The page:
Suggested tours

Fort William and Glencoe

The 147-mile route begins in Fort William, home to Ben Nevis, Britain’s highest mountain and an international magnet for outdoor enthusiasts of all kinds. At 1,345 metres above sea level, you can expect spectacular views over the surrounding lochs and highlands, plus all the mountain biking, hiking, climbing, skiing or white water rafting you can hope for. Or for something more sedate, visit the town’s traditional pubs and Scotch whisky stores for a tasty souvenir!

From here you’ll follow the beautiful shores of Loch Eil and Loch Linnhe en route to Ballachulish, for some of Scotland’s most idyllic aspects and a host of fishing, kayaking and golfing opportunities. After a loch-side picnic, it’s time to jump back in the Swift motorhome and travel to Appin, where a short boat journey reaches the magnificent Castle Stalker on a tidal islet on Loch Laich. Monty Python fans will recognise the castle from the movie Monty Python and the Holy Grail, while wildlife enthusiasts will enjoy spotting eagles, stags and seals.

Hopping over Loch Creran, the route takes in some of Argyll & Bute’s most stunning landscapes ahead of arriving in Connel, where the Falls of Lora are waiting with a surreal display of white water rapids created by a tidal race from Loch Etive.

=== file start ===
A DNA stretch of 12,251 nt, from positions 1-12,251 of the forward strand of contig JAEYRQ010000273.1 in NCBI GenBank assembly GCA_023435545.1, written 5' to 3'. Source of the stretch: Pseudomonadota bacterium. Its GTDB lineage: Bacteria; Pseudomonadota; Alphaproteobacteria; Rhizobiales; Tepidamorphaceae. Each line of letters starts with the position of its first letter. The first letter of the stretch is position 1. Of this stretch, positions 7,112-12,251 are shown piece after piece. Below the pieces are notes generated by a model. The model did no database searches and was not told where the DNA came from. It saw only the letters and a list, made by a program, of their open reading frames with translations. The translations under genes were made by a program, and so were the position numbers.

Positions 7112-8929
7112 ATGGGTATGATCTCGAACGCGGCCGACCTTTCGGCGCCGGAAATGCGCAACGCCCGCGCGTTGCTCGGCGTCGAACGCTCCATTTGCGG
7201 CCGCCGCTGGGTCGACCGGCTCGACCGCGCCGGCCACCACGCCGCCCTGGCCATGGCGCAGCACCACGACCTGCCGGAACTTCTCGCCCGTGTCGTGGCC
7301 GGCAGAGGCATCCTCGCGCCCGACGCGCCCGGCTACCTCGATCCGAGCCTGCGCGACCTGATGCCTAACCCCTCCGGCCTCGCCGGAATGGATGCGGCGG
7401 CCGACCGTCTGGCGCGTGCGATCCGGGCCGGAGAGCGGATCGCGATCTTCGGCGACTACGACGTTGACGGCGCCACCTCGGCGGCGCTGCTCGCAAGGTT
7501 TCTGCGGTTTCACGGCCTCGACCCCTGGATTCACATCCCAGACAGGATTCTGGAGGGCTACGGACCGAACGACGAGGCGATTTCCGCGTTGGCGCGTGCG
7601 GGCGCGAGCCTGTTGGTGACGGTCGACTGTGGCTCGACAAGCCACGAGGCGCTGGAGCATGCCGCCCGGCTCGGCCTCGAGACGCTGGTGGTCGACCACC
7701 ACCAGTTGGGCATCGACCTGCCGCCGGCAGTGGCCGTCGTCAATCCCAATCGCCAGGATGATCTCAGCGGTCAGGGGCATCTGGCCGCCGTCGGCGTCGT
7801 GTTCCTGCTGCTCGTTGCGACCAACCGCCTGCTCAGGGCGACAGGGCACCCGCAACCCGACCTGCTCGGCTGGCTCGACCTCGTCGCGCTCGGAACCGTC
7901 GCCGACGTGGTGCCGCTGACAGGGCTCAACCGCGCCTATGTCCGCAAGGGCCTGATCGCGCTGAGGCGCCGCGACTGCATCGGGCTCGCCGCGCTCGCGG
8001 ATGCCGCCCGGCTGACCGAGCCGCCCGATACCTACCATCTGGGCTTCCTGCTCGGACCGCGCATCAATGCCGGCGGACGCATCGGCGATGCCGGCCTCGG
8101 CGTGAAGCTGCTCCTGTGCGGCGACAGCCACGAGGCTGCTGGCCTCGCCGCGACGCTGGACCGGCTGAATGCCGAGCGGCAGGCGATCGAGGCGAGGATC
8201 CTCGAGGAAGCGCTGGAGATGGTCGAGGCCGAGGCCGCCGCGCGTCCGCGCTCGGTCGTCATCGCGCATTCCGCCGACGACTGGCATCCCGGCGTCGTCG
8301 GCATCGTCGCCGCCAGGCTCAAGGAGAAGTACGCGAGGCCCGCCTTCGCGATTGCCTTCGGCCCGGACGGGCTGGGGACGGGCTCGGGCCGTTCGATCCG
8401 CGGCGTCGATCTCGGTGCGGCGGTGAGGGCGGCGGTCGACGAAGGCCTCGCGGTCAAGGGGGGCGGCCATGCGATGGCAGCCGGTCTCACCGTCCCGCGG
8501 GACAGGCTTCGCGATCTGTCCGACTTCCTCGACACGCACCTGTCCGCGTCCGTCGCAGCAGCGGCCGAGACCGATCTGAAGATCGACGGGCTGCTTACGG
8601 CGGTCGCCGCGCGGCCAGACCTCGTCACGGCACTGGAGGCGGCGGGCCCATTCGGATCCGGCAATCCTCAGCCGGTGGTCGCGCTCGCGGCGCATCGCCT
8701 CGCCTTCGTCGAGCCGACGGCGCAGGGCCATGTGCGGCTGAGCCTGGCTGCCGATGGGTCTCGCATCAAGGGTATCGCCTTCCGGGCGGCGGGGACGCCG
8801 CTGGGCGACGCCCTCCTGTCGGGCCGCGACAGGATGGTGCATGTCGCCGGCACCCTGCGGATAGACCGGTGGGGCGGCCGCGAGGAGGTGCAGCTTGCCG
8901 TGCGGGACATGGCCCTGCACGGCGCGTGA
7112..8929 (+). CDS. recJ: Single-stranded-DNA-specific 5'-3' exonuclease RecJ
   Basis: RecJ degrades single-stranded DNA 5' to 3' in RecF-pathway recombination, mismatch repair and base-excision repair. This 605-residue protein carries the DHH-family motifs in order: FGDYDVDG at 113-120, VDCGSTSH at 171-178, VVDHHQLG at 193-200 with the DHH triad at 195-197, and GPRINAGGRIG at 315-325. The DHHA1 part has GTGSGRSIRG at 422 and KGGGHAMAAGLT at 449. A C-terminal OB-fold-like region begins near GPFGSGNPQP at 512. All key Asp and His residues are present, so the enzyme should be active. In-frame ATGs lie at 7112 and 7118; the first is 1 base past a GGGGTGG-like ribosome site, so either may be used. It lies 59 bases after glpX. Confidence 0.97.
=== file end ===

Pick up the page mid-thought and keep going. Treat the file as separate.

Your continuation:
Now on to Inveraray, the gateway to mountains, islands, national parks and fortresses. Whether you choose to take a sea tour to witness marine life such as dolphins, puffins and seals, or dine on the area’s outstanding fresh seafood, it’s the perfect stop to stretch your legs.

Back in the motorhome, you’ll wind through Loch Lomond & the Trossachs National Park before climbing once again through the highland hills and finishing in Glencoe, famed for its otherworldly valley and mountain scenery. At the heart of the UK’s outdoor capital, Lochaber Geopark, Glencoe has endless leisure and sporting activities, while film buffs can spy locations from Harry Potter and James Bond movies.


Cairngorms and Perth

For an exciting journey through the Cairngorms National Park, packed with wildlife, sports, mountains and the odd wee dram, try the 157-mile route from Pitlochry to Perth. At double the size of the Lake District, it’s the largest National Park in Britain and teeming with rivers, forest walks, waterfalls and fun, offering everything from hiking to husky sledding.

Starting in Killiecrankie, known as the site of a major Jacobite battle as well as an excellent watersports area, the drive skirts the Park to Dalwhinnie. Fringed by mountains and with long views over Loch Etricht, it’s best known for the Dalwhinnie Distillery – the highest working distillery in Scotland – where you can pick up gifts straight from the barrel.

Hop back into your Swift Go motorhome and head north to Aviemore, a popular holiday destination surrounded by forests, mountains and lochs. To capture all the sights, take the funicular railway up CairnGorm Mountain, home to some of Scotland’s best skiing, or walk around Aviemore’s Rothiemurchus Estate forest, where you can see deer and red squirrels, try your hand at archery and clay shooting, or take a pony trek. If you’re travelling in winter or early spring, you can even get up close with the free-ranging Cairngorm Reindeer Herd!